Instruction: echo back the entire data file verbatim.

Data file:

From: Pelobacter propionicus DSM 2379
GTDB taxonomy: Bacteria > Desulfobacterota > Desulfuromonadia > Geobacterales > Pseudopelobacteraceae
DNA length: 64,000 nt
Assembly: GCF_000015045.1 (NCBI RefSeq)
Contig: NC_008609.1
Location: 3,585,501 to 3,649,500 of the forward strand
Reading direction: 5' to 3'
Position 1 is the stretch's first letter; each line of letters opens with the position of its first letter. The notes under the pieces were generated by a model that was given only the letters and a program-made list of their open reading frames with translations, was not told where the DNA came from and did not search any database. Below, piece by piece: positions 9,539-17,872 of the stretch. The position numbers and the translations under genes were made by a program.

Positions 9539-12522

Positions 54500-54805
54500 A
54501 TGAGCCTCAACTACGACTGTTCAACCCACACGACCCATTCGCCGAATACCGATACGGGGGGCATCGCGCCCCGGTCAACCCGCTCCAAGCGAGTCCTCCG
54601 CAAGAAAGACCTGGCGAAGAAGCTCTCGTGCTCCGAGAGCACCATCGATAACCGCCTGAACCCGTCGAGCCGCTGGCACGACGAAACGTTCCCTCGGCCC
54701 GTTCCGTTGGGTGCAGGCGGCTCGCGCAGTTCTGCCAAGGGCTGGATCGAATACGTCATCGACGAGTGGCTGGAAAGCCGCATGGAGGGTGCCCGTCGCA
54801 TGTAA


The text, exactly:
From: Pelobacter propionicus DSM 2379
GTDB taxonomy: Bacteria > Desulfobacterota > Desulfuromonadia > Geobacterales > Pseudopelobacteraceae
DNA length: 64,000 nt
Assembly: GCF_000015045.1 (NCBI RefSeq)
Contig: NC_008609.1
Location: 3,585,501 to 3,649,500 of the forward strand
Reading direction: 5' to 3'
Position 1 is the stretch's first letter; each line of letters opens with the position of its first letter. The notes under the pieces were generated by a model that was given only the letters and a program-made list of their open reading frames with translations, was not told where the DNA came from and did not search any database. Below, piece by piece: positions 9,539-17,872 of the stretch. The position numbers and the translations under genes were made by a program.

Positions 9539-12522

Positions 54500-54805
54500 A
54501 TGAGCCTCAACTACGACTGTTCAACCCACACGACCCATTCGCCGAATACCGATACGGGGGGCATCGCGCCCCGGTCAACCCGCTCCAAGCGAGTCCTCCG
54601 CAAGAAAGACCTGGCGAAGAAGCTCTCGTGCTCCGAGAGCACCATCGATAACCGCCTGAACCCGTCGAGCCGCTGGCACGACGAAACGTTCCCTCGGCCC
54701 GTTCCGTTGGGTGCAGGCGGCTCGCGCAGTTCTGCCAAGGGCTGGATCGAATACGTCATCGACGAGTGGCTGGAAAGCCGCATGGAGGGTGCCCGTCGCA
54801 TGTAA